So it all started with a humble granny square, then searching on the net to learn how to do other stitches, getting books from the library and trawling sites like Crochet Pattern Central for the beginners patterns. I’ll admit it was a slow process because there was no one else to share the hobby with (granny lives in Scotland, me in the south of England) I can see through pictures how my work has progressed through the years. Its funny to see how I used to use the cheapest yarn possible and now my yarn fetish is out of control but I suppose that is the natural progressing of any hobby. That and getting “Knit Fast, Die Warm” tattooed on my leg. I‘m a tattoo kind of person and I love this one because it is so me, people who don’t know me personally will know me as the girl that crochets, it’s a part of my personality now.
I saw a quote once that could not be more appropriate to my crocheting lifestyle:
“First you do it for the love, then for your friends and then for the money, That’s why the call us hookers.”
I used to be so adamant that I didn’t want to sell what I made. I felt that putting a price on what I made cheapened what I did. People would tell me that I should sell my Amigurumi, and that I would make loads, but they don’t see the hours of work that go into it. What was worse was people saying “oh! That’s cool, make me one, I can pay you for it”
That drove me crazy, I don’t poop these things out, it takes so much time and effort, if I make you something it’s because you are my friend and I want to spend the time to make you something special not because you can offer me a few quid. I think that is why designing for the magazine worked out so well for me. All I did was write to the editor of the magazine saying “this is what I do, can I work for you?” and they loved it. They send me an email every few months with the themes for the next few issues and I work around them. I’m so thrilled with getting my patterns in print and there are so many bonuses as well, they usually provide the yarn for the project, they keep the final project but I get to keep the left over yarn which is often the best quality they can get hold of and I also get a free copy of the magazine if I am in that issue, not to mention all of the shameless plugging of my site (he he)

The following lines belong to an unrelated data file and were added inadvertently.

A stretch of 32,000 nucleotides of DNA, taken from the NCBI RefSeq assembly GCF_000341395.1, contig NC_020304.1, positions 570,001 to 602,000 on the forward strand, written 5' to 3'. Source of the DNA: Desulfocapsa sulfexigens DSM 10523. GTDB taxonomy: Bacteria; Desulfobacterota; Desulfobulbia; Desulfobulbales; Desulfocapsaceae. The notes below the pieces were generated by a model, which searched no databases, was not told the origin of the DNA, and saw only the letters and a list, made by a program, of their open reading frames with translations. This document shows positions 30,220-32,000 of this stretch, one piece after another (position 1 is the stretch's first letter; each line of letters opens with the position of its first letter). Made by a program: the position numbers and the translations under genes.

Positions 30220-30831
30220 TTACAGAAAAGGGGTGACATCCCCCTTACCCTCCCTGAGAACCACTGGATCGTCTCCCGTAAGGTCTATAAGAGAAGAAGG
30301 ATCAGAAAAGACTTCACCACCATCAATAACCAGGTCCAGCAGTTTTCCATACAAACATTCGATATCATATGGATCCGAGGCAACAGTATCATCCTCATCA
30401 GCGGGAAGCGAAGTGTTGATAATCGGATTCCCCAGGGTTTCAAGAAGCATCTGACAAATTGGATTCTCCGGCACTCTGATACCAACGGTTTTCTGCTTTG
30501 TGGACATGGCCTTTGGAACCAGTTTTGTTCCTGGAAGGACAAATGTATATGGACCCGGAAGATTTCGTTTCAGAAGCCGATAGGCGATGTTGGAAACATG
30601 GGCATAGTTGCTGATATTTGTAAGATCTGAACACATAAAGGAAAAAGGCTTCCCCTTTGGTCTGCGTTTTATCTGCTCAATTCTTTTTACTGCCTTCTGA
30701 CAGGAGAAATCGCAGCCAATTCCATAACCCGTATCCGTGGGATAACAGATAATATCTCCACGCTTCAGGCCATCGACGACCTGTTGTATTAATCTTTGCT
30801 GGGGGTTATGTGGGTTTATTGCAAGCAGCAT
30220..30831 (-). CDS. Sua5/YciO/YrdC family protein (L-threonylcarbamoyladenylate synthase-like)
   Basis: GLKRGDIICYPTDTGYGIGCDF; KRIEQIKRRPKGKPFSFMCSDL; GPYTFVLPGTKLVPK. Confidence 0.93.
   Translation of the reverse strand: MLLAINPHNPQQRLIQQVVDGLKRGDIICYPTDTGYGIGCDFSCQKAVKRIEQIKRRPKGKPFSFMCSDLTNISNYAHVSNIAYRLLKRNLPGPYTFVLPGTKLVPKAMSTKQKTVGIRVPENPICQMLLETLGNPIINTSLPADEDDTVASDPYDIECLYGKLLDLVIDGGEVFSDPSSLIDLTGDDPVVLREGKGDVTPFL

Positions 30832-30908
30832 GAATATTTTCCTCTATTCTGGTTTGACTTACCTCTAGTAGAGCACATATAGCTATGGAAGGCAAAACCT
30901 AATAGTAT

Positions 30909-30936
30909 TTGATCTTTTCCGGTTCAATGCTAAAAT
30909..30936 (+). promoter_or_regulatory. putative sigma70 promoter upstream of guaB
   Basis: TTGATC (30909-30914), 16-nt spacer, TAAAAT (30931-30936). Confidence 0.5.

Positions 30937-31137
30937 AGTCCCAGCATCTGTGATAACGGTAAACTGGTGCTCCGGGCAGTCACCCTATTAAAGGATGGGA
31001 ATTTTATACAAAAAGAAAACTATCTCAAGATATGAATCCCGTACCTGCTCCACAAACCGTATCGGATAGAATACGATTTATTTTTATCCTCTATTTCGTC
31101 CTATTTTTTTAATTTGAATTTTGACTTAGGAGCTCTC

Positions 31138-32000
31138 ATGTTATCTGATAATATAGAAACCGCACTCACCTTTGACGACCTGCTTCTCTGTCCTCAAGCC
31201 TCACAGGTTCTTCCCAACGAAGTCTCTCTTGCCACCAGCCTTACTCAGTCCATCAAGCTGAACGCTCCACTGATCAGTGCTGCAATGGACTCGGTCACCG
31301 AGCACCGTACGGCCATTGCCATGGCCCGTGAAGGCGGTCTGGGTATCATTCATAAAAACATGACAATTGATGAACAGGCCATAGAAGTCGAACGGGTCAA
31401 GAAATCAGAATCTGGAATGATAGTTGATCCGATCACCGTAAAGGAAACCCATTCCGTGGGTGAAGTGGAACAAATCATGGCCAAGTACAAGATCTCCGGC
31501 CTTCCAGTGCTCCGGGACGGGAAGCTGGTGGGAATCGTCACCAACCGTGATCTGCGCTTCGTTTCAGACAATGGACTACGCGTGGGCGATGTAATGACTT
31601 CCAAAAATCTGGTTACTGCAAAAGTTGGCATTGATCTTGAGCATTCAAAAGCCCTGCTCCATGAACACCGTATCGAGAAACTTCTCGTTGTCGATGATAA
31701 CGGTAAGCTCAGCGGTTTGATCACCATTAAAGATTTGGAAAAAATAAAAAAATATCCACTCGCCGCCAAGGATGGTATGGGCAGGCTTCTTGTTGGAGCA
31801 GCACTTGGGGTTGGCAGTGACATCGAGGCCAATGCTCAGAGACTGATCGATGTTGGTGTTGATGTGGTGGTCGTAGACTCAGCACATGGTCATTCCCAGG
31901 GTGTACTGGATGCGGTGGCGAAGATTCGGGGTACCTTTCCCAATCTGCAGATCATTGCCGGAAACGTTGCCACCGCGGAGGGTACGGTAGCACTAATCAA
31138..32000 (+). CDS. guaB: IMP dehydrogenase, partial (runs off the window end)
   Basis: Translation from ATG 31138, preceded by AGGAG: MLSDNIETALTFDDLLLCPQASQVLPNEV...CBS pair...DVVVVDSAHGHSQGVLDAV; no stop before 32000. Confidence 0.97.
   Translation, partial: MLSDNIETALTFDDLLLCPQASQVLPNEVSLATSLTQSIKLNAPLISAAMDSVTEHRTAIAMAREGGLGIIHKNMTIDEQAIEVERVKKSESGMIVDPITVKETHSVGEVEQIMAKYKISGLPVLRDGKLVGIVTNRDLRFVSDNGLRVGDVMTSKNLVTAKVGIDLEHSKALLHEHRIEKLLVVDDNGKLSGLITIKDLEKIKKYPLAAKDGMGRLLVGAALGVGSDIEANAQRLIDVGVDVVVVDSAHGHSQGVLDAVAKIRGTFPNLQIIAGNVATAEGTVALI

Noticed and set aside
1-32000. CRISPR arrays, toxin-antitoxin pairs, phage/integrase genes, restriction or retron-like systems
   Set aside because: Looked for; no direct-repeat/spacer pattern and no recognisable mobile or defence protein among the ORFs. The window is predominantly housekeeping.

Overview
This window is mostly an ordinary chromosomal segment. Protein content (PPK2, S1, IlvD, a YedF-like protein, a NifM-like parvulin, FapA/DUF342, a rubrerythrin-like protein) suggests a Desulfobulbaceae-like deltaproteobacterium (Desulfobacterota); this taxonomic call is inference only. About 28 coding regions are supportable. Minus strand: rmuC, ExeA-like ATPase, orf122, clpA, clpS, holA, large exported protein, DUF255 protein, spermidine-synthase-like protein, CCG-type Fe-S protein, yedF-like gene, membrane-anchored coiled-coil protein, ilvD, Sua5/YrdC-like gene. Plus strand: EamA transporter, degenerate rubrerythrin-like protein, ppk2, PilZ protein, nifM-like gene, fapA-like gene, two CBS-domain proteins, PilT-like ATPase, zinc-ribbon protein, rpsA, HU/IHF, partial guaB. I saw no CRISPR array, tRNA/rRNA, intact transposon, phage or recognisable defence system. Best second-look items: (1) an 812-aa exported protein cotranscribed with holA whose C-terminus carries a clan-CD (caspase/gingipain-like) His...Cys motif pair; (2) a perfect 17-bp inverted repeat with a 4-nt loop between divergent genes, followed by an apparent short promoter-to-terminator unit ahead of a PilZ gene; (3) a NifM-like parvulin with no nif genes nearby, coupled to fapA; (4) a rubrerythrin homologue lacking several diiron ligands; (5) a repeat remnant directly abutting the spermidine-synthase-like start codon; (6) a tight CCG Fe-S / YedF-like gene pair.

I had been put off of selling my things on line for so long, I thought it was so impersonal but I have to admit that I have been turned around on this idea after much research and consideration I will be opening an etsy store in the New Year and staring to write some of the patterns for my book. I am now very much in the frame of mind that if you are good at something, don’t do it for free… Well that’s a lie…. I have set up a stitch and bitch group with the roller derby team to make woollen goods for homeless animal and humans etc, maybe I need to rethink my mantra.
I am currently working on making my Christmas presents, so every free second is spent with hook in my hand. This year I have discovered the wonders of Cowls, they are the perfect gift, modern, fashionable and unisex and most importantly really easy to make.
Well what are my final points for this crochet rant?
- Stick with it, it takes a long time refine you skills
- Do it for the love of crochet
- Tattoos are awesome
- Have an appropriate mantra